Sunday, August 7, 2011

Cedar Creek Falls Hike: Jan 1st 2011

 Looks Like I've been slackin' here with my trip reports. Time to get things updated here. With this season's repeated downpours, San Diego County's big waterfalls have been putting on a show. Big, in this neck of the woods, means a hundred feet or so. One of the easiest and accessible to casual hikers is Cedar Creek Falls. Another, called Mildred Falls, can be seen on the way to Cedar Creek. On Saturday, January 1st 2011, Ollie, Ralphie, Willie and I headed out towards Julian to hike out to Cedar Creek Falls.

Cedar Creek Falls plunges about 90ft into a large swimming hole surrounded by rock walls. It's one of the more popular hikes in this part of California, which is perhaps more known for its hot and dry climate than its waterfalls. While this is indeed an impressive waterfall, it can have a short life depending upon the amount of rain/snow fall during the winter. Starting out from the trail head at the end of Eagle Peak Road we had great views looking north up Ritchie Creek Canyon to see Mildred Falls, arguably San Diego County's highest at more than 100 feet.

Cedar Creek had quite a bit of water flowing and we had the whole area to ourselves, as we had arrived at the trail head a bit before 8am. By the time we had started back, a number of other people started showing up so it looked like we beat the crowds. During the spring a early summer its not uncommon to see well over 50 people hanging around the pool at the base of the falls. This 4.5 mile round trip hike usually takes about 2 1/2 hours, not counting the time spent taking in all the overwhelming natural beauty at the falls.

Looking out at Mildred Falls from the trail head, the tallest in San Diego County.

We didn't have to worry about high temperatures today. However many folks underestimate this hike in the summer and end up needing to be rescued by the Forest Service.

Many of the puddles along the way were partly frozen.

Looking north where the San Diego River and Ritchie Creek Canyon intersect.

The San Diego River valley starts to widen out.

Sadly, some people don't heed these signs.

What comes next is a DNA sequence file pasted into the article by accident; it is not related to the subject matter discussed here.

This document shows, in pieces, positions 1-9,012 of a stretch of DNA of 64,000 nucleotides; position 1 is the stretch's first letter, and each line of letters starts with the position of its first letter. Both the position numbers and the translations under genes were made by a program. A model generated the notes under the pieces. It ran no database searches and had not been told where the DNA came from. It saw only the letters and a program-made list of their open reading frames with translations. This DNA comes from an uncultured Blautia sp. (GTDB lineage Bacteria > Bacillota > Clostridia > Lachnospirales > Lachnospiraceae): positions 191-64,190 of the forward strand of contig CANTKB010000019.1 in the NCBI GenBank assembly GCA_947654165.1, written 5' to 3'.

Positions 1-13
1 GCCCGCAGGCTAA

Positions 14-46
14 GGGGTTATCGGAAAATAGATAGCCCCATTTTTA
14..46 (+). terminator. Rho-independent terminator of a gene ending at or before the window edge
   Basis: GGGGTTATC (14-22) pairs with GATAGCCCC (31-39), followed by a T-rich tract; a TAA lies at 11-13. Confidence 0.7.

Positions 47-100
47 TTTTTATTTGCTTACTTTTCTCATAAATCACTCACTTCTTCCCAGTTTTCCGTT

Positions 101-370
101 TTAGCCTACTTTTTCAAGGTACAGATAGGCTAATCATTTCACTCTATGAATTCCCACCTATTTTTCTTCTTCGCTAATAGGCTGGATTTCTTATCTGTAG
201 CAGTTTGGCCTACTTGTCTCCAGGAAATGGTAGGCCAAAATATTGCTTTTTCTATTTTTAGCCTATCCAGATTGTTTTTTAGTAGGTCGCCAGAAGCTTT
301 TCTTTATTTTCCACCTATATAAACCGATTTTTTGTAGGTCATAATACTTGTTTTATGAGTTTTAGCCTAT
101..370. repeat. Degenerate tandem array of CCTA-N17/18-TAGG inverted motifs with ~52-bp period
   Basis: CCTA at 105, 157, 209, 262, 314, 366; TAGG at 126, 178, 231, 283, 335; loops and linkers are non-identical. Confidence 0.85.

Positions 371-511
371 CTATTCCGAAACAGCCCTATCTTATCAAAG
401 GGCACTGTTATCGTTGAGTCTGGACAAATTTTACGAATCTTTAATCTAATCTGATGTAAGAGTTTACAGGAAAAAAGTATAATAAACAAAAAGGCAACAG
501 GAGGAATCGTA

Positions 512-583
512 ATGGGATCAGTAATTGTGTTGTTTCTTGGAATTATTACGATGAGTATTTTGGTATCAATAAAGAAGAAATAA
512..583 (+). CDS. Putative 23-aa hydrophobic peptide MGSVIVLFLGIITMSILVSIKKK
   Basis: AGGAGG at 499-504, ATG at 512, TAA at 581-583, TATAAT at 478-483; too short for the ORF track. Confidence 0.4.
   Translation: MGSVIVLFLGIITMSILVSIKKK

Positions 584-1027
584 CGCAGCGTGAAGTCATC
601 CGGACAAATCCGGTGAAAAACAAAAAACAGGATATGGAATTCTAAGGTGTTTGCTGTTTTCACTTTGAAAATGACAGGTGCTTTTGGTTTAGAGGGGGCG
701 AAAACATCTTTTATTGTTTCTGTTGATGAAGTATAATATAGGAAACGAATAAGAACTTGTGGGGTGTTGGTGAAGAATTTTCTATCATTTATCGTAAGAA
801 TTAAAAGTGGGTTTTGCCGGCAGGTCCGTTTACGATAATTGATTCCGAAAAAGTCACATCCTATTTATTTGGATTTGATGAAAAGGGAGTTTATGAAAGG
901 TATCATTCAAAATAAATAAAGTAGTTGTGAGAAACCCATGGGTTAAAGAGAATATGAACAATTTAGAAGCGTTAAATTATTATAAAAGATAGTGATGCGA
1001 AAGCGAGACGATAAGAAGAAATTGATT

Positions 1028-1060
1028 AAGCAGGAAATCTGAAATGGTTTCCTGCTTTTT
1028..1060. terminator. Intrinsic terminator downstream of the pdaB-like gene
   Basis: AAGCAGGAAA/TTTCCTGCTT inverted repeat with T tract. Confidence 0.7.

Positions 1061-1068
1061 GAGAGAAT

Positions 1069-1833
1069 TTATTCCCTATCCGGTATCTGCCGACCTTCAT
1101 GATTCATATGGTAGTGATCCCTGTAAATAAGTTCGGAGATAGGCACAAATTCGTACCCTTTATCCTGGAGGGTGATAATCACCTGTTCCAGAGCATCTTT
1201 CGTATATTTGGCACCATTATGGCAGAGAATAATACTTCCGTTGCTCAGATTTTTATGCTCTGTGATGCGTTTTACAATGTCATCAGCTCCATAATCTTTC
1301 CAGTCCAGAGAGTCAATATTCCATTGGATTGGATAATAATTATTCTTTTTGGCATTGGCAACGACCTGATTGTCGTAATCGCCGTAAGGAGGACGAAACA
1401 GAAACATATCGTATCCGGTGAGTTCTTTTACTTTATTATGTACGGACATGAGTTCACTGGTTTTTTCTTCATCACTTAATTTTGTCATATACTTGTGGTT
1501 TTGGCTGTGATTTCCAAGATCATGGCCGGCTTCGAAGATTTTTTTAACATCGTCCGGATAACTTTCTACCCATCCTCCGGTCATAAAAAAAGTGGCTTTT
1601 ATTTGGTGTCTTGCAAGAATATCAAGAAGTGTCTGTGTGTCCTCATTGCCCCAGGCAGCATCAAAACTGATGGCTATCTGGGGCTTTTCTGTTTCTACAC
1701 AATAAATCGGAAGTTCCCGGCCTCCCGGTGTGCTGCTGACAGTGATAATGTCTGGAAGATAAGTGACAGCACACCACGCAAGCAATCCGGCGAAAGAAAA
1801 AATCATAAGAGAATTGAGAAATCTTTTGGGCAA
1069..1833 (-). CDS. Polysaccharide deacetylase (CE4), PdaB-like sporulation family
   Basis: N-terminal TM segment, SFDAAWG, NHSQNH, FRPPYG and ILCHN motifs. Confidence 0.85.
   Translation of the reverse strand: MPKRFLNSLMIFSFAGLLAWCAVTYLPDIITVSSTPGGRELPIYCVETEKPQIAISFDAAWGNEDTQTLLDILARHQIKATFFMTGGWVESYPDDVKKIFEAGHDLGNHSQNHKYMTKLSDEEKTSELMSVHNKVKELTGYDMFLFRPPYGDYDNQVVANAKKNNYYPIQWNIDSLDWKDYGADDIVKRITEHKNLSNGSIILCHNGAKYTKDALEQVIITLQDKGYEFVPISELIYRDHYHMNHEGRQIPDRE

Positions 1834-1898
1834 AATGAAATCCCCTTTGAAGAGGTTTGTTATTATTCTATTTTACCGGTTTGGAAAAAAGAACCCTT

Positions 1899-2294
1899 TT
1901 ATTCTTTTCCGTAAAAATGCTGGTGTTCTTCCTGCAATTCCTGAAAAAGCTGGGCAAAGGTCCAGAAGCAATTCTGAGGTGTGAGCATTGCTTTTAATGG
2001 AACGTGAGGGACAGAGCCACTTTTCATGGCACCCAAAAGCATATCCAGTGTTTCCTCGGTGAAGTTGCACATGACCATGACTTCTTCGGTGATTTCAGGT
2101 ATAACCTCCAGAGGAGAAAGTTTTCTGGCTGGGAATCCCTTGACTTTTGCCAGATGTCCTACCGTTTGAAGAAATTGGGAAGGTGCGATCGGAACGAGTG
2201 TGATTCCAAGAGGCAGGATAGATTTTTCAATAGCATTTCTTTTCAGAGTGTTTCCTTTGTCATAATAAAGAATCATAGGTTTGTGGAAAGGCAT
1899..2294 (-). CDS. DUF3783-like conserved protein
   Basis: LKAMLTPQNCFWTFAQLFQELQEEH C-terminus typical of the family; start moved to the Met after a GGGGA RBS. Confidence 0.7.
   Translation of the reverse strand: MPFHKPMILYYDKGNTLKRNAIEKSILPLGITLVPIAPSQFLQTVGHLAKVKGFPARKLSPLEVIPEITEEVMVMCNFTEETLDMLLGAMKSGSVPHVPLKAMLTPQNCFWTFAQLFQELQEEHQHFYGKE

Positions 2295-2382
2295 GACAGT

San Diego River.

Our destination. Cedar Creek Falls.

We had several crossings of Cedar Creek.

View of Mildred Falls on the way back up.

The trail head had turned into a parking lot by the time we got back.

San Diego's back country.

Update: Tue. July 6th 2011

 "Cedar Creek Falls hiking area is closed indefinitely following the death of a 16-year-old hiker Wednesday and at least seven other rescue calls since Saturday.

"We are looking at the elevated health and safety concerns," Brian Harris, public information officer for the U.S. Forest Service told Patch Wednesday night.

Cedar Creek Falls is in Cleveland National Forest, bordering San Diego Country Estates in Ramona. Hundreds of people hike in the area every weekend from throughout San Diego county and beyond. Sheriff's Lt. Julie Sutton of the Ramona substation recently expressed concern about young people partying in the area now that they are on summer vacation.

Saul Villagomez, battalion chief with Ramona Fire Department, echoed that concern in an interview with Patch on Wednesday. See the attached video.

Harris said law enforcement will be stationed at the facilities Thursday morning, and both of the two trailheads will be closed.

He said the Forest Service will need to discuss the closure with its general counsel to determine how long the area will remain shut off to the public.

In Wednesday's accident, an El Cajon teen died after falling from a steep cliff, according to the medical examiner. Another teen was taken to Palomar Medical Center.

Although it's reported that the teen fell — and did not jump — Villagomez told Patch that some people party with alcohol and then take the plunge, which can cause serious injuries over summer when the water is low.

Cedar Creek Falls is considered one of the most popular hiking locations in San Diego county."

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